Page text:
In the 1980s it became clear that the USSR and other socialist countries, were unable to meet the demands of their peoples and that the productive relations were in contradiction with the productive forces. The international Communist movement was split over wether to support Perestroika and Glasnost in the USSR. This is in short, the situation for discussing the present conditions for strengthening the international Communist movement and the labour movement.
In the present situation there are parallels with the period of World War One. The imperialist powers were on the brink of war and the 2nd International was paralysed by internal strife. However, it was also impressive that a small group of internationalists in the Zimmerwald conference in 1915, were able to formulate the foundation of what later became the 3rd International.4
This lesson is important regarding the present weakness of the international movement. If we look at conditions today, many things have changed compared to the situation in 1914. The rapid development of productive forces and the concentration and centralisation of capital has grown tremendously. That is why the economic and political contradictions are on a quantitatively and qualitatively higher level, placing greater demands on the Communist movement’s ability to cooperate internationally.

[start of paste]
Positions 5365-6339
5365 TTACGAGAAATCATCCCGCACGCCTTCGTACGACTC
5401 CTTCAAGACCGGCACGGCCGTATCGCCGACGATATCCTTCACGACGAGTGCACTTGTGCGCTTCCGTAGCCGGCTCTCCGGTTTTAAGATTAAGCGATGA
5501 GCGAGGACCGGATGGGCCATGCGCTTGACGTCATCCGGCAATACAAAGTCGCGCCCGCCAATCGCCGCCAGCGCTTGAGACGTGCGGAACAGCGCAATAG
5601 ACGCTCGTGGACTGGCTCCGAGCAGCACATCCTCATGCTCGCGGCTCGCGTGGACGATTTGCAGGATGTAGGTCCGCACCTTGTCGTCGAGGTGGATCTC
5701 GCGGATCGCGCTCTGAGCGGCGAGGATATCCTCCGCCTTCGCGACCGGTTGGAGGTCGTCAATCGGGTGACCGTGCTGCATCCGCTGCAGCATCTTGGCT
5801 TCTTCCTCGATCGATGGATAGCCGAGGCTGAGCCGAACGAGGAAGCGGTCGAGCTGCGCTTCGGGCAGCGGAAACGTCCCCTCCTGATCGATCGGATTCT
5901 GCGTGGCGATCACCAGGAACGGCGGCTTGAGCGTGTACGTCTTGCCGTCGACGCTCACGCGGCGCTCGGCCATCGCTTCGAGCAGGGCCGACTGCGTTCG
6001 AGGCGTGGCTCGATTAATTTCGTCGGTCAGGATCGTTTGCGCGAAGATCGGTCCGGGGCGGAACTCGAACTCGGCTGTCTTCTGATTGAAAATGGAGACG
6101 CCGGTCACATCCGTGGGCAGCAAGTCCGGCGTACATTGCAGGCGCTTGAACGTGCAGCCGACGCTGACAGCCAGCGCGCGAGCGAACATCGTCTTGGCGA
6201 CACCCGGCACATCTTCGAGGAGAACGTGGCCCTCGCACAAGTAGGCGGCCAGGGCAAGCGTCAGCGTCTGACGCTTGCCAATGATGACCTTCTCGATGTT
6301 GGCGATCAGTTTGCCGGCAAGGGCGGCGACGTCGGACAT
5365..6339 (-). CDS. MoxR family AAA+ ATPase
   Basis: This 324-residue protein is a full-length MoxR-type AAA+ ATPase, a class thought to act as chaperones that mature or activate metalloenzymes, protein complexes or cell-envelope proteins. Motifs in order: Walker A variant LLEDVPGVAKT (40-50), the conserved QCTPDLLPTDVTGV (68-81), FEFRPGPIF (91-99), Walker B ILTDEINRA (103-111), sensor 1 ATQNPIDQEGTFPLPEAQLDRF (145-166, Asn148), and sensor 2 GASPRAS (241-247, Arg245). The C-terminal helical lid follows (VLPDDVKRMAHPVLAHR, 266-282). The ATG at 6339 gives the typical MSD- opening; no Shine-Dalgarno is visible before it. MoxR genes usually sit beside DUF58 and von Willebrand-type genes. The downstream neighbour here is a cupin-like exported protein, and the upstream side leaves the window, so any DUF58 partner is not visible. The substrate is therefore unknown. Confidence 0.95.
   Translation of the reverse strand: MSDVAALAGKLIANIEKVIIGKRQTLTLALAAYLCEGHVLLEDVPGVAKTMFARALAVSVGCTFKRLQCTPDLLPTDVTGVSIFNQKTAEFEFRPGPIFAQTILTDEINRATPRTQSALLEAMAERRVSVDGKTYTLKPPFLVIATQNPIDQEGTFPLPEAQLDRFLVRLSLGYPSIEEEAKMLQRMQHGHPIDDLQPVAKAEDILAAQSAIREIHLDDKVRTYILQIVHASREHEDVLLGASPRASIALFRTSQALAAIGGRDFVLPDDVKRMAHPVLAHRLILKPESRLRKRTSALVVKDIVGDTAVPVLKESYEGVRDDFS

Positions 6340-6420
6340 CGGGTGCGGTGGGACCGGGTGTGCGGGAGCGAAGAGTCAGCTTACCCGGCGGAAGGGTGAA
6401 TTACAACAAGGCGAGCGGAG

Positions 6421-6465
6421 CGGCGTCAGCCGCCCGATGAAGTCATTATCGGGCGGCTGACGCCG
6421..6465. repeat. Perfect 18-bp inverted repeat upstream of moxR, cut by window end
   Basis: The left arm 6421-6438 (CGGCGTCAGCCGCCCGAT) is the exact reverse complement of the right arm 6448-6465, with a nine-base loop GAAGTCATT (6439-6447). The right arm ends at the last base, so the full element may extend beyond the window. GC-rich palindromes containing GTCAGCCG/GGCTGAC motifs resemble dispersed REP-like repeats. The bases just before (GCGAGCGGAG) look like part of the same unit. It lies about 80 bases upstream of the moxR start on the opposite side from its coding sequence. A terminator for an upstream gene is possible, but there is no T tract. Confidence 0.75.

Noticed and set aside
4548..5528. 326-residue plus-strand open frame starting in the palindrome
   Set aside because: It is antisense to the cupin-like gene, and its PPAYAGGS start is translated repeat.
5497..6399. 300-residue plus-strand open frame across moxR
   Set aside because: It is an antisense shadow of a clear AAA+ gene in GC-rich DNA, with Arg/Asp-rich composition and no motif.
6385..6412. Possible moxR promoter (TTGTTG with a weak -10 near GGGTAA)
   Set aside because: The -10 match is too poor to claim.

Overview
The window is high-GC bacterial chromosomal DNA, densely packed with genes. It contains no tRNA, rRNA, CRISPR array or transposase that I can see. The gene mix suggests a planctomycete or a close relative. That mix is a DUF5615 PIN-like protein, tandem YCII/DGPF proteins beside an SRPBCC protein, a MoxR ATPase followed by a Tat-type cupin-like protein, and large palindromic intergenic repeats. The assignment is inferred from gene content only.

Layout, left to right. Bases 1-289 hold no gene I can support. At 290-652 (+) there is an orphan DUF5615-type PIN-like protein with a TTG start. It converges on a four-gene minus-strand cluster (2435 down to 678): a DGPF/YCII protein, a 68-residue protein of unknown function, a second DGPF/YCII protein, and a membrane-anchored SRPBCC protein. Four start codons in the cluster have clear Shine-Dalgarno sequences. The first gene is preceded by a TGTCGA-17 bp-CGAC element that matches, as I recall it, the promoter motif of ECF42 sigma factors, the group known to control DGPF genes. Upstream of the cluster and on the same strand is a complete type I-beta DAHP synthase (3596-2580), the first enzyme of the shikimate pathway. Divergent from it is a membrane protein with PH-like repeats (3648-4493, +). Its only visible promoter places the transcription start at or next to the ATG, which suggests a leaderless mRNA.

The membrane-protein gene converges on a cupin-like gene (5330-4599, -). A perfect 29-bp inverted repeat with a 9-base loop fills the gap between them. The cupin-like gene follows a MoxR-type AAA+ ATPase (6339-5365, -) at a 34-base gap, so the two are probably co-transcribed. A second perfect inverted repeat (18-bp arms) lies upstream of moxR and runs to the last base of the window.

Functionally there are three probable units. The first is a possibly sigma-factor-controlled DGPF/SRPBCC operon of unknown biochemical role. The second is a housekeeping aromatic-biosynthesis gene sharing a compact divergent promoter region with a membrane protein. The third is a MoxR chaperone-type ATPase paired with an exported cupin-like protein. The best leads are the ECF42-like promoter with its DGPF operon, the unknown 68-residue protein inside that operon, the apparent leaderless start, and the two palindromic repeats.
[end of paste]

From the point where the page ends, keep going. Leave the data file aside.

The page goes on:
There are three levels where stronger cooperation is needed. Firstly at the union level: All the new types of manufacturing, with parts being produced all over the world, and with rapid changes where local unions are trying to boost the living conditions of their members. There have been some results in the form of the ITF (International Transport Workers’ Federation) with conflicts in Europe, USA, and Australia as an example, but there is still a long way to go before there is real and effective cooperation on an international level.